Concerning the modeling of elastic plates and shells in a geometrically nonlinear framework, we refer the reader to the above listed papers by Eliseev as well as to [30, 31, 32]. Shell-type finite element models for electro-active polymers were investigated in [33], electro-elastic coupling of dielectric elastomers in combination with studies on diverse failure phenomena, e.g., pull-in instability and the formation of wrinkles, was addressed in [34], and further contributions to these topics can be found in [35, 36]. With respect to our own contributions to the field, we only mention recent works related to modeling of electro-active plates and shells as electro-elastic material surfaces. In [37] we have studied piezoelectric shells, and in [38] dielectric elastomer plates were investigated. Two-dimensional constitutive relations for the plate were derived by numerical integration of a three-dimensional augmented free energy through the plate thickness imposing a plane stress assumption and an a priori assumption concerning the distribution of the strain through the thickness of the plate in [38]; such an approach has also been used in [39] for hyperelastic shells.

The present paper is structured as follows. After a brief summary of the three-dimensional theory of dielectric elastomers, the concept of electro-elastic plates as material surfaces is developed in detail. We start with the material independent equations and focus on the direct derivation of a plate augmented free energy for the electro-elastic material surface afterward. This derivation is based on the polar decomposition of the surface deformation gradient tensor, which enables an additive decomposition of the augmented free energy into a membrane part, a bending part, and an electrical part. The latter is shown to account for the electrostatic forces responsible for the actuation behavior of the plate. A numerical implementation completes the theoretical part of the paper. Results computed within the framework of this novel approach are compared to results available in the literature as well as to our own three-dimensional finite element solutions. A very good agreement is found.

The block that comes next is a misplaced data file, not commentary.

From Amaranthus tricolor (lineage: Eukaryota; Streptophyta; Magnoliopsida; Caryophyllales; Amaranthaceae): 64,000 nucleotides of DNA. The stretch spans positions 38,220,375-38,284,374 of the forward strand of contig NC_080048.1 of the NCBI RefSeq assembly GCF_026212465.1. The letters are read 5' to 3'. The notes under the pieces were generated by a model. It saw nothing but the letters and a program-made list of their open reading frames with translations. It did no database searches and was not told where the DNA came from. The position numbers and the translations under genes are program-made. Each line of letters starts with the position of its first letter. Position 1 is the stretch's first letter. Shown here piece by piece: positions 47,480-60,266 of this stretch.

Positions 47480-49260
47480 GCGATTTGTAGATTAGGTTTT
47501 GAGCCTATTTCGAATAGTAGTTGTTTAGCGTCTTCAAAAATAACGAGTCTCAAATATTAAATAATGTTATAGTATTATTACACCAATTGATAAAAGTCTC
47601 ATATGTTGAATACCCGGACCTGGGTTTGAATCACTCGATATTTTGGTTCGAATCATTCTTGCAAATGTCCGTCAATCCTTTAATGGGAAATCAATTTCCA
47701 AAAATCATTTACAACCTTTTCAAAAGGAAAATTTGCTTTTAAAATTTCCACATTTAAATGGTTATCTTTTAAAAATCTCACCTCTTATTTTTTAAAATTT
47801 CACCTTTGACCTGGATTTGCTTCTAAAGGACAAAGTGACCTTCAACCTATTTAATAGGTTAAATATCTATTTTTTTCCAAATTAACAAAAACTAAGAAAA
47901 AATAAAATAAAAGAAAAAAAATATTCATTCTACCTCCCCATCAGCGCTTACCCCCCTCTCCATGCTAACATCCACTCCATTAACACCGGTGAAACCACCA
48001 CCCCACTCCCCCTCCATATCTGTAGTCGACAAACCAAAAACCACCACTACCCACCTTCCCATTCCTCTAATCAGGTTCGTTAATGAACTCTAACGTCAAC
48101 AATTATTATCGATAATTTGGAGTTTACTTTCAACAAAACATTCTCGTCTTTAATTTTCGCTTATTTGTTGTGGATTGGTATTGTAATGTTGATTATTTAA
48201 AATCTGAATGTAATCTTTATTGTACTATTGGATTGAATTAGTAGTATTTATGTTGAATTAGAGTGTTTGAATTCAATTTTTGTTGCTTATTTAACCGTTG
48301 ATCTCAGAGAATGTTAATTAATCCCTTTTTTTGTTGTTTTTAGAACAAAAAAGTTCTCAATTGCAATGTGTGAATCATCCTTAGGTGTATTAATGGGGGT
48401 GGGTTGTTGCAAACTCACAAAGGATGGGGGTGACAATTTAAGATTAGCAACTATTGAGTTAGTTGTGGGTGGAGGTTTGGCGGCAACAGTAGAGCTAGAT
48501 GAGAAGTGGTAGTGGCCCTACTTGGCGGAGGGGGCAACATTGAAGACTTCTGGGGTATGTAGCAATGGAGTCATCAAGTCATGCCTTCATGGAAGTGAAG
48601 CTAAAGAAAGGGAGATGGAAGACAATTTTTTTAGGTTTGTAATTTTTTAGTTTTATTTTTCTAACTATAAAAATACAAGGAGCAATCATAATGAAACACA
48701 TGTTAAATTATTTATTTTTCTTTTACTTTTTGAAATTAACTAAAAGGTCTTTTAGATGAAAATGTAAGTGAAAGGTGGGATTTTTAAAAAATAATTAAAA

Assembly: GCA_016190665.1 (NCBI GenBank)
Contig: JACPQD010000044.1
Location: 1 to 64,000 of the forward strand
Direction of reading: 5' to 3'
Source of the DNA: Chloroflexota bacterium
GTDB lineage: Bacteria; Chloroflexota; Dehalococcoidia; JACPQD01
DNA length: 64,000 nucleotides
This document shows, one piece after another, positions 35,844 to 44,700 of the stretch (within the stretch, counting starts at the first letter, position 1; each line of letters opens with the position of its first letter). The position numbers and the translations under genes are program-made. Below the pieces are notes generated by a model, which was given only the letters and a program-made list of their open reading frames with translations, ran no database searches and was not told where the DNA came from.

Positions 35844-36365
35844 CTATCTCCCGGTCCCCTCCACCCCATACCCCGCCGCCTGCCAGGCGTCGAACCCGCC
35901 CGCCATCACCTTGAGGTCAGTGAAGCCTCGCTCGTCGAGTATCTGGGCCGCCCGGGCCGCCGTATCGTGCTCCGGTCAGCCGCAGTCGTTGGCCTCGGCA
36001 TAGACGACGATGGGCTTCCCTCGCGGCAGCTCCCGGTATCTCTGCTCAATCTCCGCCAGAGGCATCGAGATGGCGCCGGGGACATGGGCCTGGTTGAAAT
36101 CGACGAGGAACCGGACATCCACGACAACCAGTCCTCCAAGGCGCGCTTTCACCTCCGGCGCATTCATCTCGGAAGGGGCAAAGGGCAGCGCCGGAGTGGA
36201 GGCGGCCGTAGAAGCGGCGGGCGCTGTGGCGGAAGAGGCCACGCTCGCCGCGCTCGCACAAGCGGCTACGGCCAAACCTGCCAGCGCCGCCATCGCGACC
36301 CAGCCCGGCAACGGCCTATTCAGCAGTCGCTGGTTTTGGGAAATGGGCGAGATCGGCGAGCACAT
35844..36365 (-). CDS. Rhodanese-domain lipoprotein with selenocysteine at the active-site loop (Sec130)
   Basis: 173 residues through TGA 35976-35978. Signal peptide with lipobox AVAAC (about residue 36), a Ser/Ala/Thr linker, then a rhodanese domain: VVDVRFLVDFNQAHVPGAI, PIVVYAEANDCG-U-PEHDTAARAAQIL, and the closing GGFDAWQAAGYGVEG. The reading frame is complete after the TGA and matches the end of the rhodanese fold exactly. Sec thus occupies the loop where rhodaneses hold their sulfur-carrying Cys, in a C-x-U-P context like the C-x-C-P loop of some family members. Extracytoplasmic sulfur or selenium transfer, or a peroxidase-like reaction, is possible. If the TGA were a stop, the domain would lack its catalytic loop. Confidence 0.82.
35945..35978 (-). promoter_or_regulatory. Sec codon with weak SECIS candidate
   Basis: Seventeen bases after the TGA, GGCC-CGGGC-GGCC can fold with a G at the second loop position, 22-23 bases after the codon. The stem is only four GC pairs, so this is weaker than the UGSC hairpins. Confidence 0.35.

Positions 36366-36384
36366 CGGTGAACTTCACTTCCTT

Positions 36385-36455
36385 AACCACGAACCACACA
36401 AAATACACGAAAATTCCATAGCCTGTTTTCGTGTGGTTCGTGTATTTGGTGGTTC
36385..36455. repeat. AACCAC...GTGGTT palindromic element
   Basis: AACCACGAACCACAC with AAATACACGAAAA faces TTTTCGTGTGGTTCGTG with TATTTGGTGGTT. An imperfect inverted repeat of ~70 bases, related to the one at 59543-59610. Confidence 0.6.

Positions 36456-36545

2 Three-dimensional formulation

This Section presents a brief introduction to the three-dimensional theory of electro-elasticity; for more detailed presentations we refer to [20, 21, 38]. We start with the energy balance
$$\begin{aligned} \left( {\mathbf {S}}_3^\mathrm{me} + {\mathbf {S}}_3^\mathrm{pol} \right) \cdot \cdot \, \frac{1}{2} \dot{{\mathbf {C}}}_3 - {\varvec{\mathcal {P}}}_3 \cdot \dot{{{\varvec{\mathcal {E}}}}}_3 - \rho _0 \dot{\varPsi }_3 = 0, \end{aligned}$$
(1)
in which we have the Helmholtz free energy per unit mass \(\varPsi _3 = \varPsi _3({\mathbf {C}}_3,{{\varvec{\mathcal {E}}}}_3)\) with the right Cauchy–Green tensor \({\mathbf {C}}_3 = {\mathbf {F}}_3^{T} \cdot {\mathbf {F}}_3\), the material electric field vector \({\varvec{\mathcal {E}}}_3\), and the mass density \(\rho _0\) in the reference configuration. \({\mathbf {S}}_3^\mathrm{me}\) and \({\varvec{\mathcal {P}}}_3\) are the—in general non-symmetric—mechanical second Piola–Kirchhoff stress tensor and the material polarization vector. The notions of material electric field vector and material polarization vector refer to the transformation of the corresponding spatial entities \({\varvec{e}}_3\) and \({\varvec{p}}_3\) by means of \({\varvec{\mathcal {E}}}_3 = {\mathbf {F}}_3^T \cdot {\varvec{e}}_3\) and \({\varvec{\mathcal {P}}}_3 = J_3 {\mathbf {F}}_3^{-1} \cdot {\varvec{p}}_3\), see, e.g., [20] for details. Moreover, the deformation gradient tensors \({\mathbf {F}}_3 = ( \nabla _3 {\varvec{r}}_3 )^T\) and \(J_3 = \text {det} {\mathbf {F}}_3\) were introduced with the invariant differential operator \(\nabla _3\) in the reference configuration and the position vector \({\varvec{r}}_3\) in the actual configuration. \({\mathbf {S}}_3^\mathrm{pol} = {\varvec{\mathcal {P}}}_3 {\varvec{\mathcal {E}}}_3 \cdot {\mathbf {C}}_3^{-1}\) is the so-called second Piola–Kirchhoff polarization stress tensor, which is not symmetric in general, whereas the symmetric tensor \({\mathbf {S}}_3^S = {\mathbf {S}}_3^\mathrm{me} + {\mathbf {S}}_3^\mathrm{pol}\) is denoted as the symmetric second Piola–Kirchhoff stress tensor. Classical arguments from thermodynamics for reversible electro-elasticity render the constitutive relations as